One evening they had a barbecue party for us but what was the use. None of their friends spoke English; between the two of us the only German words we had were weiner schnitzel, dummkopf, Lufthansa, blitz krieg and heil Hitler – which, for various reasons, we were unable to work into the conversation. Further we were social outcasts since we drank no wine for fear of what might happen next. Gabi, fiancĂ©e of the son of the family, made sincere attempts to chat with me. However, though she spoke in English, I could understand little of what she said. This was because she was hoping to discuss with me the works of J Krishnamurthy which she had studied in detail. Amita and I found ourselves in the kitchen, doing the washing up while the party carried on without us in the living room, where it had been shifted when it started raining.
From here we travelled north to Berlin and then Denmark (where my dentist’s neighbour’s daughter and her family looked after us very well indeed), and then south through Holland and Switzerland to Italy. After getting lost in Venice, losing money in Naples, and fending off some Romeos in Rome who sat on a broken wall outside the Forum, familiar to us from the Asterix comics, whistled at us and shouted, “Tum bahut sundar hai!” we arrived in Florence where we had several fascinating experiences.
The evening we arrived we hopped into a bus and confidently waited for the last stop, where we had been told the Youth Hostel was situated. Unfortunately, we had boarded the wrong bus. At the last stop, we asked the driver, by means of fantastic mime and gesture, the way to the Ostello. It soon dawned on him that he had on his hands a pair of pathetically stupid, if earnest, young foreign tourists. Heaving a longsuffering sigh, he turned off the lights in the bus, and drove us to the right spot.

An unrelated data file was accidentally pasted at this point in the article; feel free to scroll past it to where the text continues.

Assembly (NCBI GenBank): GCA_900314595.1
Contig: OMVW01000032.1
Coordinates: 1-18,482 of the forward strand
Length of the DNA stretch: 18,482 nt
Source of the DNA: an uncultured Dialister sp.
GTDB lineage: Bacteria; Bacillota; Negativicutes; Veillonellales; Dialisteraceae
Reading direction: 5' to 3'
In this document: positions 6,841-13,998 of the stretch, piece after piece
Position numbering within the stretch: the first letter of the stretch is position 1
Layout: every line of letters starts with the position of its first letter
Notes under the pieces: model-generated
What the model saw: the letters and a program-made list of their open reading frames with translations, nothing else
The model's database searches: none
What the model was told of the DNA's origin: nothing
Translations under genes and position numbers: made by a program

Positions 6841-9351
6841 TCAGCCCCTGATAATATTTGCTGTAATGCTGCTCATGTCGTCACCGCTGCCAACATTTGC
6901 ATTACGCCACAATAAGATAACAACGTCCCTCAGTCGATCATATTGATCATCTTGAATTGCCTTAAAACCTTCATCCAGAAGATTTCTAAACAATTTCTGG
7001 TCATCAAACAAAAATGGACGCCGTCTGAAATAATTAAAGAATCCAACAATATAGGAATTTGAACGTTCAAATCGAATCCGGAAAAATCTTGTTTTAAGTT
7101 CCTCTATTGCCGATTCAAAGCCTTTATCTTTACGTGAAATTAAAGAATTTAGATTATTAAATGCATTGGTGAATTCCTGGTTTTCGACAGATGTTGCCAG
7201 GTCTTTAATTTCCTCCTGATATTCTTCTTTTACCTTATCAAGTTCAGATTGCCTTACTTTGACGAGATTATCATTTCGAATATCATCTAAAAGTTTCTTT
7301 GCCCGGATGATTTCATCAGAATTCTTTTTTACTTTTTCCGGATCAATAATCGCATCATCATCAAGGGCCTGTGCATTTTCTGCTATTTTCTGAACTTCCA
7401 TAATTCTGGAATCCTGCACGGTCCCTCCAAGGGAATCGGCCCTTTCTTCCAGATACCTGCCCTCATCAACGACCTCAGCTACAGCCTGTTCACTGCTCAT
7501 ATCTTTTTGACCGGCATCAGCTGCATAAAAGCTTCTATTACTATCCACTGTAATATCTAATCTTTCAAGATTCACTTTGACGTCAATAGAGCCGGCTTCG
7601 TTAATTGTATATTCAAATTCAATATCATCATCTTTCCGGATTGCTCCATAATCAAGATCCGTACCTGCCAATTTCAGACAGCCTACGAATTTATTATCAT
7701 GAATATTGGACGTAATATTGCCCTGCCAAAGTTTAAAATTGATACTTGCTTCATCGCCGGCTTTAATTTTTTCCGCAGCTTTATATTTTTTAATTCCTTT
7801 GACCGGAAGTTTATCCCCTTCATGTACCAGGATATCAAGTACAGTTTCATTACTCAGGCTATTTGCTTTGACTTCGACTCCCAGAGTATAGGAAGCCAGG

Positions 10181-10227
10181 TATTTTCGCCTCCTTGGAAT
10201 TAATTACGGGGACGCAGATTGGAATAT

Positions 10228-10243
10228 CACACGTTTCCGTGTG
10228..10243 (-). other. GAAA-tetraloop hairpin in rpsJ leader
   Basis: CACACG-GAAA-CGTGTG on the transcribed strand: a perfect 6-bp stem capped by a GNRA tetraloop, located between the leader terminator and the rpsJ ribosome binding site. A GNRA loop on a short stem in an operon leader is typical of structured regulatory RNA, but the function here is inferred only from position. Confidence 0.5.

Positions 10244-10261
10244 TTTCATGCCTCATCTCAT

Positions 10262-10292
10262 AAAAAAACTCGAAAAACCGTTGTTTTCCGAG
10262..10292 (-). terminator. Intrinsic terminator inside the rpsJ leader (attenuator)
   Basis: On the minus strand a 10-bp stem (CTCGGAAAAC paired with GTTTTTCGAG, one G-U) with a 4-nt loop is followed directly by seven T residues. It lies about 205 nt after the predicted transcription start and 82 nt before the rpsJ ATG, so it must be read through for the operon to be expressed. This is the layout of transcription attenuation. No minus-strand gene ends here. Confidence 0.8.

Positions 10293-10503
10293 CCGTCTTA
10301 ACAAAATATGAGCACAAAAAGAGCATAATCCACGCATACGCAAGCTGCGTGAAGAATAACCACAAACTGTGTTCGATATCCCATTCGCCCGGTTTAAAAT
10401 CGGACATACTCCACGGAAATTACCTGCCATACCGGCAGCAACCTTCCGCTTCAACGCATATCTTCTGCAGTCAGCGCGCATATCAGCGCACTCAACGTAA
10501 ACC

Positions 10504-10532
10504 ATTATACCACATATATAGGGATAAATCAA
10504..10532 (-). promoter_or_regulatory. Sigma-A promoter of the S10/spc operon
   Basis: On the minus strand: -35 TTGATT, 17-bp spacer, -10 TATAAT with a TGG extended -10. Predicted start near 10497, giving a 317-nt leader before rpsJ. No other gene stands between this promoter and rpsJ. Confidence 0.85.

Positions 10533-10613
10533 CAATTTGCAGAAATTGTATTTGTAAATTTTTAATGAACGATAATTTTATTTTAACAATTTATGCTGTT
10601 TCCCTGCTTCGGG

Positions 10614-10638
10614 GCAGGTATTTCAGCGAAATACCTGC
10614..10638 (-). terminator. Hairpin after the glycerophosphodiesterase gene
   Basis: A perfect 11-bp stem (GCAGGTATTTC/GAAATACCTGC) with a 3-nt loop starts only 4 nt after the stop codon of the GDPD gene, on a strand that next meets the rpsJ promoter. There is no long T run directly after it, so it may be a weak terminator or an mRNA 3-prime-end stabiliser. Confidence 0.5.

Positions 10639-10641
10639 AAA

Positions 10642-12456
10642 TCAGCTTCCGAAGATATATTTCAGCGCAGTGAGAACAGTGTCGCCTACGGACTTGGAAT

For the two of us, habituated to the surly BEST drivers and their attempts to jiggle passengers violently back and forth and if possible actually hurl them onto the road by means of bucking and rearing the vehicle under their control, this was the most astonishing behaviour we could imagine.
Next day, Amita and I got into one of our frequent bitter fights and decided to spend the day separately – to my subsequent regret.
I had my eyes firmly fixed in the guide book wherever I went. She, on the other hand, had been looking around and, wonder of wonders, bumped into the one person in all of Florence we had any acquaintance with whatever – Gabi, who was spending a few months there workings as an au pair. And yes, Gabi even treated us to dinner; we had spaghetti (but no wine) in a little Italian bistro with red checked table cloths, and we all agreed that the world was a very small place indeed, and hoped that we would bump into each other many more times in the future.
Both of us found Gabi a lovely person, and secretly agreed that she looked a lot like Princess Diana. In those days, all the fashionable young women were trying their best to look as beautiful and spectacular as the unfortunate princess, so of course it was beneath our dignity to say that we also found her extremely appealing and wished the very best of life to her. In fact, Amita and I had a special bond with Princess Diana, because we had all three been born in the same year. This was a bond I took seriously and even until very recently, when my children said to me, “That’s not fair!” I would tell them, “Yes, you’re right! Life is simply not fair! I was born in the same year as Princess Diana, she got the crown jewels and look at me, all I got was you.”
Now, for various reasons, that is a line I no longer use.
first appeared as Come on Gabi, let’s go party in Maharashtra Herald on 9 Nov 1997